Brian Fuller's blog on the media, marketing and content creation

Hacks and flacks-what we need

Posted on | June 7, 2007 | No Comments

I attend a conference and exhibit every year for technical software called the Design Automation Conference. The past several years there’s a panel called “Hacks and Flacks” in which, well, hacks and flacks gather in a room to talk about how better to communicate and use media. I was invited to participate in this year’s earlier today.

For the first time, the backers had a real live new media guy on the panel, which was fantastic. John Furrier is the founder and CEO of Podtech who has taken podcasting from a personal passion to a thriving organization in just three years.

It’s clear after listening to John, watching the audience reaction, and knowing what I know about many of the marketing and media folks in our industry, that we have some work ahead of us. (Furrier hadn’t posted anything as of this afternoon but that’s not to say he won’t).

It was frustrating to listen to Furrier wax lyrical about Web 2.0 because what this generation of web tools brings us is mind-bending and it’s only just beginning. It’s frustrating because of our audience. Our audience–engineers and technical management—doesn’t engage at the bleeding or even leading edge of media consumption. Not to say they won’t, but they don’t right now. In CMP’s software group, for instance, podcasting is huge because coders for the most part code with headphones on listening to iTunes or training podcasts or news podcasts. Electrical engineers aren’t like that.

The other frustration is the generally held and totally stupid notion that print is dead. If print was dead in our space, we wouldn’t have 70 percent resubscribe rates, we wouldn’t have 75 percent of the audience telling us they read at least three out of every four issues of EE Times. Our discussion this morning really went long on new media. A lot of people in that room are just learning about it (one marketer not in the room recently chunked up a meeting we were having on a new site by trying to get us to shrink a competitor’s name in the site’s tag cloud. This marketer didn’t understand what community content is all about and how control ain’t happenin).

But I want to say this about print: if you can customize a web site, you can customize print. You can deliver special editions to certain slices of your audience and get higher page rates because of it and you can do it on a weekly basis. See John Duncan’s Inksniffer treatise on how to do this in DAILY newspapers.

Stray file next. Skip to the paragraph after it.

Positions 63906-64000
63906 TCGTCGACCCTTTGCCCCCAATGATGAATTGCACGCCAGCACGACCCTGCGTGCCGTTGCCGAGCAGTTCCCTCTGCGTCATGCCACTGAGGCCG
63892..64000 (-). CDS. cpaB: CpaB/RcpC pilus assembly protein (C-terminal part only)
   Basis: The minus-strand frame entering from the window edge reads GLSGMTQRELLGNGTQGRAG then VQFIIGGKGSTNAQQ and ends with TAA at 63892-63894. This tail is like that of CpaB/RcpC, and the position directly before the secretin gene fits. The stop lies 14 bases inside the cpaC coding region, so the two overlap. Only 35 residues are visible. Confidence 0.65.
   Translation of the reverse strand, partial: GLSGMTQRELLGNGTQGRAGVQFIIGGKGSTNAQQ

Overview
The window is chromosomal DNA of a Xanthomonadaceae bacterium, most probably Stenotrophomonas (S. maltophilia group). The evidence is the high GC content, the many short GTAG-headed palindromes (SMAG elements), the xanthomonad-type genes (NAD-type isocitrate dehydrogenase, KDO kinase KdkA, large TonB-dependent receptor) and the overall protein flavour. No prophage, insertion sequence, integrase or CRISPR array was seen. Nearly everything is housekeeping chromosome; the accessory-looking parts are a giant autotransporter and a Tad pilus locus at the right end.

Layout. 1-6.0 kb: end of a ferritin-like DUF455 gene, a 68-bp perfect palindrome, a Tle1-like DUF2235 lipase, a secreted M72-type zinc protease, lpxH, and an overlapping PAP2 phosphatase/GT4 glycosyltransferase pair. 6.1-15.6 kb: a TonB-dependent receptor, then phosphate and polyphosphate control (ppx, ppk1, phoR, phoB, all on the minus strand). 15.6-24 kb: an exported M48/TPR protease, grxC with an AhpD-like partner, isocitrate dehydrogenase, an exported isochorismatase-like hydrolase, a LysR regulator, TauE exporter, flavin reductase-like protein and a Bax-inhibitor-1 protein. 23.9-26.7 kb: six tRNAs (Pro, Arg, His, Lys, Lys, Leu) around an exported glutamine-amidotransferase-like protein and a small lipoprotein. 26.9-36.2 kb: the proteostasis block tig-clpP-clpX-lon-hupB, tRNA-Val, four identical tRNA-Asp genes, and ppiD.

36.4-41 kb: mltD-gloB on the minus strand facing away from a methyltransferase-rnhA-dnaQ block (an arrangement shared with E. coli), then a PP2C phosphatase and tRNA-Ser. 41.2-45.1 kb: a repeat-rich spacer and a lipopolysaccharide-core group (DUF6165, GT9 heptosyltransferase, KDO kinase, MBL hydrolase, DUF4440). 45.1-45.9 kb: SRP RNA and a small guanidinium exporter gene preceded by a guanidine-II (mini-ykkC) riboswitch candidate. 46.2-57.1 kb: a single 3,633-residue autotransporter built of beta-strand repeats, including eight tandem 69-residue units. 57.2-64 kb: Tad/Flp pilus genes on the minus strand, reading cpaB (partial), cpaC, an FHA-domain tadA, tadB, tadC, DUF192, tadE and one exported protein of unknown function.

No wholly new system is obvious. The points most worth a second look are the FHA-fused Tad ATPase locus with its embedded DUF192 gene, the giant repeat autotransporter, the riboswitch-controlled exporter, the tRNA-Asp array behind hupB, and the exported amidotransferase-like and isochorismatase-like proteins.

Probably my biggest frustration is with the state of journalism in our sector right now. The time pressure on my people is extraordinary. I know: I put it on them. They have to blog, write more traditional online news stories, write for print, help generate content concepts for trade shows, do media days, do video. At the same time, many companies in semiconductors and EDA seem only concerned with getting product coverage.

We were just getting to the “what do YOU guys need from us” point of the morning, when the clock ran out. But here’s the answer: advertiser support across mediums. If the industry’s really serious about wanting coverage, it’s got to shift the dollars back into third-party media. Sure invest in your website; you need to. And maybe investing in your own conferences is good, but as my colleague Loring Wirbel points out, if five company events replace one Embedded Systems Conference, editors can only cover so much.

Otherwise the death spiral will continue, as fewer editors are asked to cover more and quality suffers and readers drift off because of it.

It’s more likely, I suspect, that the effects of disaggregation will continue. The pieces of the traditional media-customer relationship will collapse but then re-congeal in a new more efficient form. And that should be the evolution with any new technology.

But between here and there, is a painful trip.

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No Responses to “Hacks and flacks-what we need”

  1. Mike Santarini
    June 8th, 2007 @ 12:02 pm

    Great blog, amigo, and great to see you at DAC. I can’t imagine the pressure you are feeling and sadly I can’t help but notice the depressing tone of your posts. I strongly believe true traditional journalism has an exciting future and a place in “new journalism.” I believe a lot of the troubles some older brands are now experiencing start with their management’s desperate attempts to seek revenue and hit numbers in any way shape or form…and unfortunately that often has come the expense of the integrity of their editors and eventually their brands. I’m lucky to be on a big brand that still adhears to THE ethic while embracing change.

    I was walking with an old friend and editor from another book at the show and he told me his sales force is sending a sales person out to accompany him to some vendor meetings. Holy smokes…push back. If that doesn’t work…leave and go to a book that still has THE ethic OR start your own brand–leverage your own brand built on a foundation of THE ethic…make that the new “new journalism!” Over the years, Brian Fuller, has become a formidable brand. You can control your own brand, and you can try but ultimately you can’t, at least currently, fully control your management’s and in turn your company’s.

    Onward and upward, your fan and friend,


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